When testiung today I shook for 1 minute instead of 30 seconds and taped on the counter with it.
Arm was falling off. LOL

I have a hypancistrus contraden
max size is 4-5". It is 1.45" right now


TODAYS TEST
PH - 6.5
Ammonia - 0
Nitrite - 1
Nitrate - 40
Those numbers are better, though nitrite at 1 (if that is again accurate) is dangerous. But here again, if the platy and molly are not showing distress, leave it. Though a partial water change using a good conditioner would not hurt anything. [By the way, the nitrate regent 2 needs shaking 2 minutes. If nitrate is 40 that is getting high, not as serious as ammonia or nitrite, but still high. Plants should help with this.]

On the plants, what light do you have? This is the most crucial aspect of plants.

That Hypancistrus is quickly going to outgrow your 15g. I have one of the Hypancistrus species, Hypancistrus furunculus, which also maxes out at 5 inches as many in this genus do, and he is in a 4-foot tank. If a much larger tank is not in the near future, I would return it. Believe me, a 4-5 inch pleco creates a lot of disturbance and needs space.

Byron Hosking, BMus, MA
Vancouver, BC, Canada

The aquarist is one who must learn the ways of the biologist, the chemist, and the veterinarian. [unknown source]

Something we all need to remember: The fish you've acquired was quite happy not being owned by you, minding its own business. If you’re going to take it under your wing then you’re responsible for it. Every aspect of its life is under your control, from water quality and temperature to swimming space. [Nathan Hill in PFK]
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post #7 of 10 Old 01-06-2012, 06:48 PM Thread Starter
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Originally Posted by Byron View Post
Those numbers are better, though nitrite at 1 (if that is again accurate) is dangerous. But here again, if the platy and molly are not showing distress, leave it. Though a partial water change using a good conditioner would not hurt anything. [By the way, the nitrate regent 2 needs shaking 2 minutes. If nitrate is 40 that is getting high, not as serious as ammonia or nitrite, but still high. Plants should help with this.]

On the plants, what light do you have? This is the most crucial aspect of plants.

That Hypancistrus is quickly going to outgrow your 15g. I have one of the Hypancistrus species, Hypancistrus furunculus, which also maxes out at 5 inches as many in this genus do, and he is in a 4-foot tank. If a much larger tank is not in the near future, I would return it. Believe me, a 4-5 inch pleco creates a lot of disturbance and needs space.

I have the stock light that came with it. I "THINK" it was 2 x 25watt bulbs. It was the max that could go in it. Pleco is housed in this tank for the year. Once we move we are buying a 175 gallon fish tank. But we will be moving at the end of the year. I really don't want to move that big of tank.

I'll try the 2min shake
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post #8 of 10 Old 01-06-2012, 07:06 PM
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Originally Posted by bellabean View Post
I have the stock light that came with it. I "THINK" it was 2 x 25watt bulbs. It was the max that could go in it. Pleco is housed in this tank for the year. Once we move we are buying a 175 gallon fish tank. But we will be moving at the end of the year. I really don't want to move that big of tank.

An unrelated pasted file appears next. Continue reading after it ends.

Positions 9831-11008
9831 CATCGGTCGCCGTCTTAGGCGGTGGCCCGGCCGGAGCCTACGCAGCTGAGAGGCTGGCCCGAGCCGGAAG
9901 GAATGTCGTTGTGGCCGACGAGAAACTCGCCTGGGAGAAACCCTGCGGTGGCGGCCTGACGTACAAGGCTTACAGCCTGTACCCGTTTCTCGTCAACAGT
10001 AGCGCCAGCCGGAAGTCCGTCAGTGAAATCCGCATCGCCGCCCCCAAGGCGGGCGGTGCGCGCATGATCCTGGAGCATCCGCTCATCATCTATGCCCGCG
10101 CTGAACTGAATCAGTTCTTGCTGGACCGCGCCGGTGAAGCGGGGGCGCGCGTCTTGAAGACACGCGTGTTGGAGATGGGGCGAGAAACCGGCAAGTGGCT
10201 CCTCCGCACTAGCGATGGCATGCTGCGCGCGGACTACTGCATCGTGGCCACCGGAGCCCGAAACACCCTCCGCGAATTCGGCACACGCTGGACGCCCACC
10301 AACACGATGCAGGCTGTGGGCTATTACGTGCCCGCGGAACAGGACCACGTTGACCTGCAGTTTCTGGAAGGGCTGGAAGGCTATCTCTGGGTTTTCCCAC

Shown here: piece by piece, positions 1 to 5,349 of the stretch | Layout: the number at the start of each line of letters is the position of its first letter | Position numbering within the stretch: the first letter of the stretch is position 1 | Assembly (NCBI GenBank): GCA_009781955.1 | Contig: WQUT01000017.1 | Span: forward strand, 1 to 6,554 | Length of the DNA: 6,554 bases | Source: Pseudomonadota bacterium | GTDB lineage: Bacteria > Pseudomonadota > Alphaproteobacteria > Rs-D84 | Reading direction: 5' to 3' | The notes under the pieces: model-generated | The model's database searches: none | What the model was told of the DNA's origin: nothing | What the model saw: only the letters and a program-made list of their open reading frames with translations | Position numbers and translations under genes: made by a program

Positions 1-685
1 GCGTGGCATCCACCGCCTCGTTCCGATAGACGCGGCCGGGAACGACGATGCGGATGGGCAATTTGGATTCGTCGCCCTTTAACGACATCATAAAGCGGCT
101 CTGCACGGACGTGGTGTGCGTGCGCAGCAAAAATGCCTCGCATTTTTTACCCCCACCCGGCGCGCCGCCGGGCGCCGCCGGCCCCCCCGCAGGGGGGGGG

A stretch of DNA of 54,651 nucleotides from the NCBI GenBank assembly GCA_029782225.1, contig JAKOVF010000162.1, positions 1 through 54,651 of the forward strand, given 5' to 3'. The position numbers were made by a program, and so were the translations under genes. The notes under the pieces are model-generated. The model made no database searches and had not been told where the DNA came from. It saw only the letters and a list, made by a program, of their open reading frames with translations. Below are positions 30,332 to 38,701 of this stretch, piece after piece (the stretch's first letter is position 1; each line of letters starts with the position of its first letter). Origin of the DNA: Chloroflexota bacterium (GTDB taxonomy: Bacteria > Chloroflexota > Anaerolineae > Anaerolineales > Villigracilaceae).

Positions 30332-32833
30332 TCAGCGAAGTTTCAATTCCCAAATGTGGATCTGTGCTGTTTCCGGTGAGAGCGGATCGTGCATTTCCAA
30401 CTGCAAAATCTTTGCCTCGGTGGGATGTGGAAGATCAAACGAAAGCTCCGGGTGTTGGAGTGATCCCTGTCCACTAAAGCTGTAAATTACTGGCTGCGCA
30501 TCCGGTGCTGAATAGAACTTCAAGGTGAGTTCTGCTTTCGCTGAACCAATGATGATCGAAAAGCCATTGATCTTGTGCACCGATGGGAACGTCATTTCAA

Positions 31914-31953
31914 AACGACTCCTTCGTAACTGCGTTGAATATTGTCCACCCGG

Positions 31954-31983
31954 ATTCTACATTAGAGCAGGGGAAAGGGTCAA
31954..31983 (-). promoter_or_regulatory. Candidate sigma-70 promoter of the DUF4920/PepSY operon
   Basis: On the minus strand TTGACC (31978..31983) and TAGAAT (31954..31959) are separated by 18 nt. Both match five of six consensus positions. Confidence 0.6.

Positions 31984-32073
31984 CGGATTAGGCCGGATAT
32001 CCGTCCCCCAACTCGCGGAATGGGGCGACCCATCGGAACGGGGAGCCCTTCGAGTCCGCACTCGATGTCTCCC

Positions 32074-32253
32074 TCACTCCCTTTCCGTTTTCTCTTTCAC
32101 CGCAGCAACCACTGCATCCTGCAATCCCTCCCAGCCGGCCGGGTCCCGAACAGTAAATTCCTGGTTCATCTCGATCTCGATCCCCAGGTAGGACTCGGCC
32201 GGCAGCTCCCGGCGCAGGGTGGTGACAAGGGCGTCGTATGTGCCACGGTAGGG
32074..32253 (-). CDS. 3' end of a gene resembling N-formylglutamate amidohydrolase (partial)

I'll try the 2min shake
The light is incandescant (screw-in bulbs) I take it, so I would recommend a couple of daylight Compact Flourescent bulbs (those spiral ones) you can get from a hardware store. I use the GE Daylight 6500K 10 watt bulbs, two of them, over my 10g and 20g tanks and they are ideal. CFL bulbs produce more light with less energy, and less heat results.

Byron Hosking, BMus, MA
Vancouver, BC, Canada

The aquarist is one who must learn the ways of the biologist, the chemist, and the veterinarian. [unknown source]

Something we all need to remember: The fish you've acquired was quite happy not being owned by you, minding its own business. If you’re going to take it under your wing then you’re responsible for it. Every aspect of its life is under your control, from water quality and temperature to swimming space. [Nathan Hill in PFK]
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post #9 of 10 Old 01-06-2012, 07:10 PM Thread Starter
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Originally Posted by Byron View Post
The light is incandescant (screw-in bulbs) I take it, so I would recommend a couple of daylight Compact Flourescent bulbs (those spiral ones) you can get from a hardware store. I use the GE Daylight 6500K 10 watt bulbs, two of them, over my 10g and 20g tanks and they are ideal. CFL bulbs produce more light with less energy, and less heat results.
Yes that's them
Ok will get those!
The fish get mad and hide if the light stays on too long.
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post #10 of 10 Old 01-06-2012, 08:18 PM
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Originally Posted by bellabean View Post
Yes that's them
Ok will get those!
The fish get mad and hide if the light stays on too long.
Floating plants solve that problem. I've never yet met a fish that didn't love the cover of floating plants.

Byron Hosking, BMus, MA
Vancouver, BC, Canada

The aquarist is one who must learn the ways of the biologist, the chemist, and the veterinarian. [unknown source]

Something we all need to remember: The fish you've acquired was quite happy not being owned by you, minding its own business. If you’re going to take it under your wing then you’re responsible for it. Every aspect of its life is under your control, from water quality and temperature to swimming space. [Nathan Hill in PFK]